Many people take up volunteering for the social side of thing, but this is often the hardest part to volunteering as you are so focuses on what has be done that getting to know the people who you are working with can go a miss, especially if you are working solo. There are times when you don’t hear from other volunteers for a few weeks maybe shifts don’t coincide often or you are off on holiday or they are sick.

As the organisation you can help this in a very subtle way, ensuring rotas are mixed as much as possible, organising volunteer social events, at the same time you will be making these individuals feel appreciated.

If you really want to make individuals feel special why not celebrate birthdays and anniversaries with them. Get someone to organise a card to be signed by as many people as possible.

As with the training look for those who are really keen to be involved and maybe pay for an excursion for them that ultimately benefits your organisation, maybe it’s to go look at another theatre to spend times with volunteers or learn how that theatre operated a particular part of their business.

Ultimately volunteering is about just giving time and the reward should be the satisfaction, the customers faces from the experience they have helped to create. But sometimes the reward can come in the thank you received from the organisation they are with.

Quality of Teaching = Quality Future of the Arts

Over the last few years the teaching of drama in schools has been dramatically reduced due to lack of funding and the eventual down grading of the subject through EBacc (English Baccalaureate) with the effect to the future of the Arts in England and Wales being damaged.

For those of you who are not familiar with EBacc it is basically a UK school performance measure which was introduced in 2010. It allows people to see how many pupils get a grade C or above in the core academic subjects at key stage 4 (11-16 year olds) in any government-funded school. Drama is no longer considered a core subject by this system. I am sure you can imagine the affect this has had on youngsters who find other academics difficult at the best of times.

There are specific attributes that can only be enhanced through drama which can contribute to a person’s adulthood in a way that no other subject can. The subject gives confidence, it acts as a way to ‘simulate’ different situations individuals may encounter in life, it can provide support for people to deal with emotions and help enhance social skills.

The subject of English will teach a person reading and writing and sure the manuscripts can be read out to help gain the feel of the context, but it won’t give a person confidence or social skills for the everyday real experience the way drama and theatre can. As far as writing goes, Theatre needs more than writers, and the writers need more tools than knowledge of grammar and spelling. They need the social skills, which will enhance the skill of developing their characters as they navigate through different situations in the plot. They need to learn to deal with confidence to show their writing to publishers or producers or the whole process of writing is hard enough without these obstacles

But whilst the subject itself is no longer a core subject it is still being taught in schools however there is a growing lack of specialised teachers for the subject due to retirement and lack funding for the training of new drama teachers. For training most teachers will receive somewhere between £20,000 to £30,000 of government funding, however those training to be drama teachers often receive nothing. This leads to so many drama teachers dropping out of their training simply because they are not able to afford it.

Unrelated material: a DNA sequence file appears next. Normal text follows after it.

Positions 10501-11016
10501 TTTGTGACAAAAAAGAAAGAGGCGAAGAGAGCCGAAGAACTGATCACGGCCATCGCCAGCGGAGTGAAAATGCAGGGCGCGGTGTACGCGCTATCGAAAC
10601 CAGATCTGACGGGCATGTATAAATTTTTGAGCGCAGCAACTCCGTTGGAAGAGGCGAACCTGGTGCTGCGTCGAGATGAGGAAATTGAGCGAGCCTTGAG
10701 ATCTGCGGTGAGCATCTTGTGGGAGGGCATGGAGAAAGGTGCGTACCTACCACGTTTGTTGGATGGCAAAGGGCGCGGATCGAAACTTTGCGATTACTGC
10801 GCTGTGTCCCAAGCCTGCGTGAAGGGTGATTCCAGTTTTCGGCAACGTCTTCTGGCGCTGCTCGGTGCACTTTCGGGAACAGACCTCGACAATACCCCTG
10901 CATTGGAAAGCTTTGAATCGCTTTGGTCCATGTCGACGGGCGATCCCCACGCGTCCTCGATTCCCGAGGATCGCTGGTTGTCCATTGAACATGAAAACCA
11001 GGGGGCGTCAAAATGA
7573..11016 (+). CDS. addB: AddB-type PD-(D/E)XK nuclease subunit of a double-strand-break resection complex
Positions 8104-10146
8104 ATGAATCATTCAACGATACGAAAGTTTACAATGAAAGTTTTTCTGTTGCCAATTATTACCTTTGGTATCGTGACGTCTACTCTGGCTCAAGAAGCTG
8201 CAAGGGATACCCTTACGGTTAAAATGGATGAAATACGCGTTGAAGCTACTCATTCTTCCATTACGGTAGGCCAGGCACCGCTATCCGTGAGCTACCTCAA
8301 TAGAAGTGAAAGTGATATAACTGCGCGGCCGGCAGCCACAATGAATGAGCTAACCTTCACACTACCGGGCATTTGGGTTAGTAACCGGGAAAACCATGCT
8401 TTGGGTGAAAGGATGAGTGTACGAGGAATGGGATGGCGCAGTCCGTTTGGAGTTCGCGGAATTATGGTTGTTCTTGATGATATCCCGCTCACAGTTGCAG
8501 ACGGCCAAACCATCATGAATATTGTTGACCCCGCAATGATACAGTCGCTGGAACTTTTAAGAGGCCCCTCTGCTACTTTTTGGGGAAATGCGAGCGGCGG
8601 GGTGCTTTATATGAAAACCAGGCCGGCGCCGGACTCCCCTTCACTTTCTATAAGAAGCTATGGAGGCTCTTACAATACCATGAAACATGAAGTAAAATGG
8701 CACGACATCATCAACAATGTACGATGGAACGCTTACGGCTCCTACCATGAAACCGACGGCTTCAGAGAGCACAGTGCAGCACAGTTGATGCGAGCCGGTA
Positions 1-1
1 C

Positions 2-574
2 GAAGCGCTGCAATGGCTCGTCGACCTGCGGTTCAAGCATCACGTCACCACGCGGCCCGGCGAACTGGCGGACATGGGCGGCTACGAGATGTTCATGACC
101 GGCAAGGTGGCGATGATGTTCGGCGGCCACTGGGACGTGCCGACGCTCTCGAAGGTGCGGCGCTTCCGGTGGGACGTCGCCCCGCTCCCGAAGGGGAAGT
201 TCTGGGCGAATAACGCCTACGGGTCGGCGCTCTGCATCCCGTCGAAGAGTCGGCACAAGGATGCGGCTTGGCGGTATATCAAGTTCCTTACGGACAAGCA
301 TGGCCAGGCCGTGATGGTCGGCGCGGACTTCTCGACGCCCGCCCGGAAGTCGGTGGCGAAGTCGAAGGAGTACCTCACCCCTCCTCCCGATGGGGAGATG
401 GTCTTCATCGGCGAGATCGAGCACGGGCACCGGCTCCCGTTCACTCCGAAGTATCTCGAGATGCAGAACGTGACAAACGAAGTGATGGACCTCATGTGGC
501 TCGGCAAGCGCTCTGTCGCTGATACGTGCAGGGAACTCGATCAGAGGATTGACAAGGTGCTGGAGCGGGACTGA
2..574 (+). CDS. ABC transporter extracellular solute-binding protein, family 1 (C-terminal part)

Over the last few years there has been a lot of media attention about the lack of diversity in the arts, which comes with lack of emerging talent as there are not enough opportunities for young people in at key ages to engage with the subject in the normal academic life. It continually feels as though the arts are being picked on by the government as they look for ways to save money as it is often not consider a ‘real’ job.

I think some forget that theatre is one of the key educational tools which help individuals into any line of work and career whether an entrepreneur or a cleaner it is about giving youngester the opportunity to learn the appreciation of the arts not just an other career choice, and not everyone can engage in learning through sitting in rows looking at a board or listening to someone speak or reading text books. Sometime they have to get involved and try it out themselves in a controlled, simulated environment to really understand what’s going on.

Growing up in the 80s I spent most of my childhood outside make up games, building castles and fighting ‘baddies’. There were no smart phones, few computer games, daytime tv was pretty boring and I was no good being confined to the indoors anyway, in fact the latter is still very much true. But as kids we used have a bedtime story that would set the imagination off, then as we slept our brains would burst with ideas, that we would then go live out the next day as we played outside. And it is this part of my growing up which has lead me not only to continue my love for theatre but has brought out a real love for writing but this enjoyment of writing for writing didn’t come from my English classes at school and my exam results will tell you that, it was because of the story’s we told, and being encouraged to exercise our imagination through role play, along with being blessed to have amazing drama teachers in school and out that have over the years be able to direct that imagination into something useful.

Anyone can teach drama from a curriculum, but it takes a certain kind of person who knows it’s real power to teach it in a way that penetrates the soul and really ignites the imagination flame. That statement is not intended as disrespect to any teacher, I am fully aware that UK schools are understaffed and underfunded and so the teaching teams are doing the best they possibly can. But teachers know that if you are not fully passionate about the subject or craft you teach then it is very much perceived as ‘textbook’ teaching, creating a ‘tick box’ subject just for the students to pass another exam but has no real impact on their future.

There has been a dip in the number in students taking up the subject which naturally this would be a perfectly good justification to reduce funding, but when you understand that this has been caused by a lack of quality in the teaching of the subject it becomes a whole different ball game. The only people who lose out are the student as it has long term effect for them. The arts industry itself continues to suffer as there are less people entering the arts, which gives the government more reason to cut even more funding from the arts, it just a vicious circle.